Then the GOP, searching for voters during the Southern Strategy, found evangelicals’ sense of victimization and grievance made them an easy target to pursue as a voting bloc. Because of their social weakness and historic sense of threat, they have attached themselves to Trump as their worldly protector.

    He concludes that they’re happy to make all kinds of excuses for Trump’s sordid lifestyle and vile behavior as long as they get their Supreme Court judges and their admittedly-disgusting president. That way, their remaining shreds of power and influence can be protected. But Gergen adds, it’s at a terrible cost, because evangelicalism and even Christianity itself is now tainted by association with Trump.

    French basically says, yeah, but we evangelicals can’t help it because our rights to our religious bigotries actually are threatened by progressive gains in the courts and in general society. He believes that Christians have a religious right to discriminate against hated groups. And besides, since there are plenty of wedding cake bakers around, he thinks nobody is really hurt by their discrimination.

    Here comes Chris with a bright mirror to aim at the faces of white folks. He observes that white evangelicals, especially in the South, have constructed their church to protect slavery, white supremacy, and the economic oligarchy that controlled the south and that went unchallenged until the Civil Rights Act. Brown v Board of Education basically cracked the structure of Jim Crow, the pseudo-slavery the South constructed after the Civil War, as thoroughly as a crack wrecked the Liberty Bell. Protection of segregated schools was the GOP’s entering wedge.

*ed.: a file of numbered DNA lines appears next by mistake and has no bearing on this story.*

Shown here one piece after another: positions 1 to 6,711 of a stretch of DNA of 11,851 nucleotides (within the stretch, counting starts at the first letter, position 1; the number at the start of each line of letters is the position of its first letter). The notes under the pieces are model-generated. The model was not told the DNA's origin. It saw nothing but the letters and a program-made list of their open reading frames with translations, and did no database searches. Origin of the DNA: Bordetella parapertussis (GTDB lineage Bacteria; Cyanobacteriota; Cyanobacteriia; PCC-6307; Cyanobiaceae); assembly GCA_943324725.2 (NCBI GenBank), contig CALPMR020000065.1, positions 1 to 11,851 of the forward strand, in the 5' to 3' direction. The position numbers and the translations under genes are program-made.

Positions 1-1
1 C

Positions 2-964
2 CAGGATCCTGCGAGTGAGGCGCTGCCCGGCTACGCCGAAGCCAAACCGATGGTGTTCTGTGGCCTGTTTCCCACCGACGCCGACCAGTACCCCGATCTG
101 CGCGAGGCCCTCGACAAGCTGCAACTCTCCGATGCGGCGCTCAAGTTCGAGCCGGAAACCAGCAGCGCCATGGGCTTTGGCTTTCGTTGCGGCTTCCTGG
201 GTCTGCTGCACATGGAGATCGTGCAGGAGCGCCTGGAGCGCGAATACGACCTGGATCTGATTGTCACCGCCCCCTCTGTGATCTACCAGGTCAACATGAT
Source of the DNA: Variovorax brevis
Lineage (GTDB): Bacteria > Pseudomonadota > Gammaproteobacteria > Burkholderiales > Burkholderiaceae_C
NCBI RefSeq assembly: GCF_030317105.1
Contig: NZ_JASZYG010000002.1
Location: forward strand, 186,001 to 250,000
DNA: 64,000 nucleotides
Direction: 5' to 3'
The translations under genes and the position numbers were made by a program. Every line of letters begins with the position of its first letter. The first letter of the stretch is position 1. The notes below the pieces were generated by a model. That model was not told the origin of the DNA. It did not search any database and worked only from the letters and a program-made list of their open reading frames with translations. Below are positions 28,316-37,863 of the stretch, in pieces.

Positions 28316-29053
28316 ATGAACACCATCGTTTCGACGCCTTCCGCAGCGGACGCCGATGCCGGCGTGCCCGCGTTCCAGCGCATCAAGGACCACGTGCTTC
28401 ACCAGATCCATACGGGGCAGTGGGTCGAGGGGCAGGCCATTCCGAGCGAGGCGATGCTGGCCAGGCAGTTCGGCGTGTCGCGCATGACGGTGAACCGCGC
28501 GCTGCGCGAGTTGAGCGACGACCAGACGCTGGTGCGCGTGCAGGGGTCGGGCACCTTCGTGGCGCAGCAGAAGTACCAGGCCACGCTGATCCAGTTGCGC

Chris argues that Gergen has tippy-toed around the underlying racism that shaped the southern evangelical church as a key institution to help keep southern economic oligarchy in power through white supremacy. For shining this bright mirror too uncomfortably, Chris’s strong article was removed by Forbes while Gergen’s daintier critique has survived.

    My own view is kind of a hybrid of these positions.

    The Southern Baptist church has lost a million members in the last 10 years. It’s slowly dying before our eyes. It’s losing members faster than the Methodists, for cryin’ out loud. Its membership is mostly baby boomers, silents, and the WWII generation. Seventy percent of its members don’t have young children. Young Christians are more apt to be Jesus-bros in some emergent house church or to join the Catholics and take in a Latin Mass.

    Racist and bigoted evangelicals know they’re losing the fight for their religious lives. The protections of white supremacy are disappearing. They are old, rural, and they don’t have the education or skills to compete in the new economy. They are desperate. They don’t care if their new orange king is despicable, as long as they are protected against the inexorable headwinds of economic, racial, and sexual change.